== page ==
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Volume 14, issue 1 | Copyright

Special issue: The community version of the Weather Research and Forecasting...

Atmos. Chem. Phys., 14, 159-174, 2014
© Author(s) 2014. This work is distributed under
the Creative Commons Attribution 3.0 License.

Research article 06 Jan 2014

Research article | 06 Jan 2014

Mesoscale modeling of smoke transport over the Southeast Asian Maritime Continent: coupling of smoke direct radiative effect below and above the low-level clouds

C. Ge1,2, J. Wang1, and J. S. Reid3 C. Ge et al.
  • 1Department of Earth and Atmospheric Sciences, University of Nebraska – Lincoln, NE, USA
  • 2State Key Laboratory of Atmospheric Boundary Layer Physics and Atmospheric Chemistry, Institute of Atmospheric Physics, Chinese Academy of Sciences, Beijing, China
  • 3Naval Research Laboratory, Monterey, CA, USA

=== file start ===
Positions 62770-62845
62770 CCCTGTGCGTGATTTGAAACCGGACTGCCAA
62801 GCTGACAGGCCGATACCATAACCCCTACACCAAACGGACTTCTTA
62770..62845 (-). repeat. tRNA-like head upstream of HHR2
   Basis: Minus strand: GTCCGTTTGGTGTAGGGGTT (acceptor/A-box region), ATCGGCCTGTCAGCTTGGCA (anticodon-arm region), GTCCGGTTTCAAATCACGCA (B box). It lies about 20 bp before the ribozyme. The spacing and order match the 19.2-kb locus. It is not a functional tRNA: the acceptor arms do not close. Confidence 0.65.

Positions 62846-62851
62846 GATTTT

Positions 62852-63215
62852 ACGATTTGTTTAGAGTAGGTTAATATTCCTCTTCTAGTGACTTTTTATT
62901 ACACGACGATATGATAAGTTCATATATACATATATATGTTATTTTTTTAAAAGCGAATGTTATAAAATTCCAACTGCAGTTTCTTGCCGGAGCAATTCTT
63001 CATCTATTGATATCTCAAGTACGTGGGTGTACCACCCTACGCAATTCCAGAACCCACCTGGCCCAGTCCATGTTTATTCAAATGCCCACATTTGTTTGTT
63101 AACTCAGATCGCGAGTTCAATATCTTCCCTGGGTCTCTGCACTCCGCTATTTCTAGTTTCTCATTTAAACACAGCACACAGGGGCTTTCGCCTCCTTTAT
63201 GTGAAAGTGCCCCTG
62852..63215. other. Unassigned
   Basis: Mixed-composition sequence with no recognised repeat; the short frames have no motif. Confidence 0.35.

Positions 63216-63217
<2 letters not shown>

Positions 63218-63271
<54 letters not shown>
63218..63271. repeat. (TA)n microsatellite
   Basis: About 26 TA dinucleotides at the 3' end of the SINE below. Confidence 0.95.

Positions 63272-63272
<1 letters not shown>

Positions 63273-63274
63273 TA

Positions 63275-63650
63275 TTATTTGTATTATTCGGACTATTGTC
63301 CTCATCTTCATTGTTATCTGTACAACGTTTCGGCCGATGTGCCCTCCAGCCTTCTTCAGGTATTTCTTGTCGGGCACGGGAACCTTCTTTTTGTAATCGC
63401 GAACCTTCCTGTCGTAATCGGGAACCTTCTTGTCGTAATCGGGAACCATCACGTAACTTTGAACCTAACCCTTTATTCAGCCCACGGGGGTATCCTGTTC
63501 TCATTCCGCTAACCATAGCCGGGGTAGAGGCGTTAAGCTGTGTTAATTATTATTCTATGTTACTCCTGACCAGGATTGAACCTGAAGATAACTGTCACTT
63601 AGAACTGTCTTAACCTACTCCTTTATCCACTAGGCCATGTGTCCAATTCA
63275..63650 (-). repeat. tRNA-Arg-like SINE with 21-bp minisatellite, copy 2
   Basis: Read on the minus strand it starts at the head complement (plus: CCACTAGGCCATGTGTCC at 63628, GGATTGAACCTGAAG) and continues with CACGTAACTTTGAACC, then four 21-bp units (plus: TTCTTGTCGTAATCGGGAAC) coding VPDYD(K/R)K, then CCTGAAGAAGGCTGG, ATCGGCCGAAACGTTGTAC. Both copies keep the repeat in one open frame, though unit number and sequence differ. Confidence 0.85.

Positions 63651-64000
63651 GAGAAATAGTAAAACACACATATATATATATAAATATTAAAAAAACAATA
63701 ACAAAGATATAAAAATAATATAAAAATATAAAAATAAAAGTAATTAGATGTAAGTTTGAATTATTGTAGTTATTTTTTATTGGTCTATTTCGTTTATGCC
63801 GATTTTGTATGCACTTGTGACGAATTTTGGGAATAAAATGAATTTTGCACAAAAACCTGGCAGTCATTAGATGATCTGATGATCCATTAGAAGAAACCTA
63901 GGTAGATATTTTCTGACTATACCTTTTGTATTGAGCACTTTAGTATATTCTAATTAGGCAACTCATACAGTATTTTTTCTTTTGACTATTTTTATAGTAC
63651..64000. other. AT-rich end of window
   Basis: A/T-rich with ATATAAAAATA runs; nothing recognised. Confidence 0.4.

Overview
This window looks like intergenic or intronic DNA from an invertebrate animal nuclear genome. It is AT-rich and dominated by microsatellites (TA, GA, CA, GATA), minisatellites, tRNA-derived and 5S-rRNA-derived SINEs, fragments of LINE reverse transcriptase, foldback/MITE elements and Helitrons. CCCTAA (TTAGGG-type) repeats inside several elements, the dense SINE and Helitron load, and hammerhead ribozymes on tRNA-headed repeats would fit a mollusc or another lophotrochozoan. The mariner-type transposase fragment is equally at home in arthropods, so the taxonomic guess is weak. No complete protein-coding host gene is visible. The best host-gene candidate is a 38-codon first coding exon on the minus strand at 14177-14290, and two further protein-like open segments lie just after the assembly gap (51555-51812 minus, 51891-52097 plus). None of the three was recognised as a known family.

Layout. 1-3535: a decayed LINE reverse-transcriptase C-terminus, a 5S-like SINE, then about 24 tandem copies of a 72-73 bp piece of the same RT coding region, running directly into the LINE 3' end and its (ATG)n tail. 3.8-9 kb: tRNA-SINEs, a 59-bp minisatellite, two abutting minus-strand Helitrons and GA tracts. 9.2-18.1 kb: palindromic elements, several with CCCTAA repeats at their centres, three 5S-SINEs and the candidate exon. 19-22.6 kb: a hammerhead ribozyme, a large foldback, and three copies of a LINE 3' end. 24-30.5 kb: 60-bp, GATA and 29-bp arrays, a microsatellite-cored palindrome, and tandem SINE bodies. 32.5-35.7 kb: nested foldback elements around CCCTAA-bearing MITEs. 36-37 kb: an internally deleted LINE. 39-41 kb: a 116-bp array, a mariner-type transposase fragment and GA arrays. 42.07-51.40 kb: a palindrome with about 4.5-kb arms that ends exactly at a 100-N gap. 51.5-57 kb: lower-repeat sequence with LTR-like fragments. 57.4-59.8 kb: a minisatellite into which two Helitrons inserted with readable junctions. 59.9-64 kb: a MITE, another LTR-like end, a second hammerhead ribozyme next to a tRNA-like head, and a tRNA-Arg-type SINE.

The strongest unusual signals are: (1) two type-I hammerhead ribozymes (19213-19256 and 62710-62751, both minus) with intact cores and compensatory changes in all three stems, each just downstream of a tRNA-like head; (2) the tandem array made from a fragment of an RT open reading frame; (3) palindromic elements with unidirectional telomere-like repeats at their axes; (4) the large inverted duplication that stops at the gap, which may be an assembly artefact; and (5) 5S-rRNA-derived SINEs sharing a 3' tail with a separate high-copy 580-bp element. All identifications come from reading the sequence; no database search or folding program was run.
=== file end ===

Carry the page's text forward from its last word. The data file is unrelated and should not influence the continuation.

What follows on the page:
Abstract. The online-coupled Weather Research and Forecasting model with Chemistry (WRF-Chem) is used to simulate the direct and semi-direct radiative impacts of smoke particles over the Southeast Asian Maritime Continent (MC, 10° S–10° N, 90–150° E) during October 2006 when a significant El Niño event caused the highest biomass burning activity since 1997. With the use of an OC (organic carbon) / BC (black carbon) ratio of 10 in the smoke emission inventory, the baseline simulation shows that the clouds can reverse the negative smoke forcing in cloud-free conditions to a positive value. The net absorption of the atmosphere is largely enhanced when smoke resides above a cloud. This led to a warming effect at the top of the atmosphere (TOA) with a domain and monthly average forcing value of ~ 20 W m−2 over the islands of Borneo and Sumatra. Smoke-induced monthly average daytime heating (0.3 K) is largely confined above the low-level clouds, and results in a local convergence over the smoke source region. This heating-induced convergence transports more smoke particles above the planetary boundary layer height (PBLH), hence rendering a positive effect. This positive effect contrasts with a decrease in the cloud fraction resulting from the combined effects of smoke heating within the cloud layer and the more stable boundary layer; the latter can be considered as a negative effect in which a decrease of the cloud fraction weakens the heating by smoke particles above the clouds. During the nighttime, the elevated smoke layer lying above the clouds in the daytime is decoupled from the boundary layer, and the enhanced downdraft and shallower boundary layer lead to the accumulation of smoke particles near the surface. Because of monthly smoke radiative extinction, the amount of solar input at the surface is reduced by as much as 60 W m−2, which leads to a decrease in sensible heat, latent heat, 2 m air temperature, and PBLH by a maximum of 20 W m−2, 20 W m−2, 1 K, and 120 m, respectively. During daytime, the cloud changes over continents mostly occur over the islands of Sumatra and Borneo where the low-level cloud fraction decreases more than 10%. However, the change of local wind, including sea breeze, induced by the smoke direct radiative effect leads to more convergence over the Karimata Strait and the south coastal area of Kalimantan during both daytime and nighttime; consequently, the cloud fraction there is increased up to 20%. The sensitivities with different OC / BC ratios show the importance of the smoke single-scattering albedo for the smoke semi-direct effects. Lastly, a conceptual model is used to summarize the responses of clouds, smoke, temperature, and water vapor fields to the coupling of smoke direct effect below and above clouds over the Southeast Asian Maritime Continent.

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